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Exploiting a Position of Trust

A trusted vendor, a longtime business associate, or a close friend; we all have them and rely on them.  When a close friend or business associate does the unexpected and violates a trust, the hurt cuts to the heart. Seemingly, there is no real way to stop the pain as it stays with you, at least in the back of your mind. You may even call yourself into question –“I should have known better” or “How did I miss this?” No one likes getting burned, but the impact is far greater when the opportunist is a trusted individual who you depend on in business.

Vendors hold a unique position in our business lives. They provide necessary services to our companies, deliver goods, and depending on the length of their relationships, sometimes become part of the family. This, at times, leads us into a false sense of security not only regarding the quality and pricing of those goods and services, but also the integrity of the vendor.

How can this false sense of security be prevented? Is there anything we can do to avoid or prevent a violation of trust? One way is to ensure transparency in our business relationships. Do you really know who you are doing business with or have you fallen asleep at the wheel because the particular vendor “assists at all hours of the day or night” or “employs the go to people that get the job done?”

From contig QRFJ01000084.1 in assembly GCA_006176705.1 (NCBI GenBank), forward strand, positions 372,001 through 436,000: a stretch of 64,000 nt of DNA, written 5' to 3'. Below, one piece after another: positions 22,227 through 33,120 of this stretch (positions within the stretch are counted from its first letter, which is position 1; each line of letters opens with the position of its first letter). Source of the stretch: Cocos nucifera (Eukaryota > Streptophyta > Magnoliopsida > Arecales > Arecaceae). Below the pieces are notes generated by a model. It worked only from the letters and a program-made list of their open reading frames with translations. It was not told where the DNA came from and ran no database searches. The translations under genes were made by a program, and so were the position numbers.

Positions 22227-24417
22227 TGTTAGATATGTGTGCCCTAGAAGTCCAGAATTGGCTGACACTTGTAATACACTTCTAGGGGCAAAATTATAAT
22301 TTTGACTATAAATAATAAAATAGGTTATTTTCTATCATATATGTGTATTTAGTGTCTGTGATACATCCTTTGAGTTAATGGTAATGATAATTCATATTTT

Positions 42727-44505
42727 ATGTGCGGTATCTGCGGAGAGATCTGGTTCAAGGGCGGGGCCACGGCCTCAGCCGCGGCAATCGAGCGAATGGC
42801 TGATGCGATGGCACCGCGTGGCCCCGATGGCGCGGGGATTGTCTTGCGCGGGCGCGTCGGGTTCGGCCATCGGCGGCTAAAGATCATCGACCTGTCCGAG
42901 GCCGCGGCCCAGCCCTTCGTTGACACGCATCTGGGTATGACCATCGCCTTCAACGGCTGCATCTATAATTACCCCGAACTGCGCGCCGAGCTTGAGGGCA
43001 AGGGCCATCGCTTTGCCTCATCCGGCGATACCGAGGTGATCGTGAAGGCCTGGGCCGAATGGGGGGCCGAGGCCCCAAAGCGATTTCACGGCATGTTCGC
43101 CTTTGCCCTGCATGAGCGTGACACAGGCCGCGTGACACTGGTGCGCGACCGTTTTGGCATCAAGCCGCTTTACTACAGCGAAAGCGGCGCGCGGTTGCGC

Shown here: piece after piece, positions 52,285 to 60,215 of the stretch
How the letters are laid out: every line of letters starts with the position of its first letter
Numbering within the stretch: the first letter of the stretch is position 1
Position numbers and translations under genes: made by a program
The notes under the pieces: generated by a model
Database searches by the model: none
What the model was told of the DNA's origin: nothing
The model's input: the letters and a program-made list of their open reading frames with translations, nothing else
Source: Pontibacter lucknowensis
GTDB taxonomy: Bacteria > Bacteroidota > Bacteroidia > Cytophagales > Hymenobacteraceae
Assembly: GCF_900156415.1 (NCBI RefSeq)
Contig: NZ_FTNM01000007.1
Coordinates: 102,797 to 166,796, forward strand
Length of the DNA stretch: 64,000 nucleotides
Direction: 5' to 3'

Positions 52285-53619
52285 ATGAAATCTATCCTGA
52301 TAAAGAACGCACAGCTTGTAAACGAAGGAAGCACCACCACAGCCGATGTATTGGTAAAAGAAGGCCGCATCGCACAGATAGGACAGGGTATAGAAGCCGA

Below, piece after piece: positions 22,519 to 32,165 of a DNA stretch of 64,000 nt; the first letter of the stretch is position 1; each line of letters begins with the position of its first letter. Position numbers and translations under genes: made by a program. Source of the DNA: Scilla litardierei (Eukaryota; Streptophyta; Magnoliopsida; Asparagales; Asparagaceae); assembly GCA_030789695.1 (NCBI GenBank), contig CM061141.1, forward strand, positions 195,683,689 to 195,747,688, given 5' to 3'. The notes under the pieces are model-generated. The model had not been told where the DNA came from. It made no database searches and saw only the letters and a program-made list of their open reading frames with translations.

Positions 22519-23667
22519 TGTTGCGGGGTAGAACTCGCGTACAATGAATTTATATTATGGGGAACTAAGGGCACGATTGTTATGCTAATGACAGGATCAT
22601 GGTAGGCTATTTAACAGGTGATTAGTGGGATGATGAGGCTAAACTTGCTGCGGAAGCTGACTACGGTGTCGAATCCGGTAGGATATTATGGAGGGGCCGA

According to the Association of Certified Fraud Examiners’ 2014 Report to the Nations, approximately 5% of a company’s gross revenues are lost to fraud annually.  While clearly this does not only encompass vendor related fraud, decision making may be impacted by identifying undisclosed relationships of vendors. Employing preventative measures to uncover “what you don’t know” may mitigate the hurt associated with an exploitation of trust.

This was the case with Valeant Pharmaceuticals International and its initially undisclosed captive pharmacy Philidor. Valeant was a darling of Wall Street. Hedge funds and “smart money”, piled into the stock as the company’s revenue skyrocketed. It was seemingly all based on a new business model. The company developed a strategy to create a drug giant that focused on distribution and let someone else do the research. The plan was, of course, controversial and required rapid acquisitions to make it work. Valeant became one of the hottest healthcare stocks in recent years by buying other firms’ medicines and then swiftly hiking their prices by as much as 500%.

However, allegations began to surface that Valeant’s true success may have been built on not only price gouging, but a secret network of specialty pharmacies, and fraud. In fact, the Southern Investigative Reporting Foundation was the first to detail the odd ties between Valeant and a rapidly growing specialty pharmacy that appeared to be controlled by Valeant, Philidor.  Interestingly, the relationship had never been disclosed to Valeant shareholders An investigation by the Wall Street Journal further discovered that Valeant employees were frequently involved with the operations at Philidor and used fake aliases including those of comic book characters, like Peter Parker, to hide their identities.

In fact, it wasn’t until later, on one of Valeant’s conference calls, that the company first disclosed it had purchased Philidor for $100 million. It later acted to cut its ties to Philidor and subsequently disclosed that the pharmacy would shut down immediately. However, by this point the stock had fallen from a high of $260 per share to about $90! Highlighting yet another example of how what you don’t know can and will hurt you.